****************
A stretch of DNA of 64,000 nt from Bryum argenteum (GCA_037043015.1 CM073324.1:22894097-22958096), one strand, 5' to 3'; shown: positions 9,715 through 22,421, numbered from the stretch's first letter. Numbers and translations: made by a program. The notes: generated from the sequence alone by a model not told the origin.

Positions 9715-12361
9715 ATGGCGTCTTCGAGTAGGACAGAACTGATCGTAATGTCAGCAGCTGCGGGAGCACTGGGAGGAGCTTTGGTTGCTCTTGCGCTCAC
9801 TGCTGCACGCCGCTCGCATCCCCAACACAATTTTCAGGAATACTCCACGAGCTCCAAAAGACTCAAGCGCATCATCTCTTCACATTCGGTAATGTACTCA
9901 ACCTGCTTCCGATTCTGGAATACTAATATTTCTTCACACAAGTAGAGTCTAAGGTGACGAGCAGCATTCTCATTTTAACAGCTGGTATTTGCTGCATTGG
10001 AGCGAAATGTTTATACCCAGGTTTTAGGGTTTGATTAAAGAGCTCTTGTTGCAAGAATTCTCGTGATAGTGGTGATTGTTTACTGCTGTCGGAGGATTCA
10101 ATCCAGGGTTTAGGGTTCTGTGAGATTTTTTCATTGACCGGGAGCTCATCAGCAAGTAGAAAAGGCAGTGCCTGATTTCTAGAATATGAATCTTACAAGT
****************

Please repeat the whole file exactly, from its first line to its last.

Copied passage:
A stretch of DNA of 64,000 nt from Bryum argenteum (GCA_037043015.1 CM073324.1:22894097-22958096), one strand, 5' to 3'; shown: positions 9,715 through 22,421, numbered from the stretch's first letter. Numbers and translations: made by a program. The notes: generated from the sequence alone by a model not told the origin.

Positions 9715-12361
9715 ATGGCGTCTTCGAGTAGGACAGAACTGATCGTAATGTCAGCAGCTGCGGGAGCACTGGGAGGAGCTTTGGTTGCTCTTGCGCTCAC
9801 TGCTGCACGCCGCTCGCATCCCCAACACAATTTTCAGGAATACTCCACGAGCTCCAAAAGACTCAAGCGCATCATCTCTTCACATTCGGTAATGTACTCA
9901 ACCTGCTTCCGATTCTGGAATACTAATATTTCTTCACACAAGTAGAGTCTAAGGTGACGAGCAGCATTCTCATTTTAACAGCTGGTATTTGCTGCATTGG
10001 AGCGAAATGTTTATACCCAGGTTTTAGGGTTTGATTAAAGAGCTCTTGTTGCAAGAATTCTCGTGATAGTGGTGATTGTTTACTGCTGTCGGAGGATTCA
10101 ATCCAGGGTTTAGGGTTCTGTGAGATTTTTTCATTGACCGGGAGCTCATCAGCAAGTAGAAAAGGCAGTGCCTGATTTCTAGAATATGAATCTTACAAGT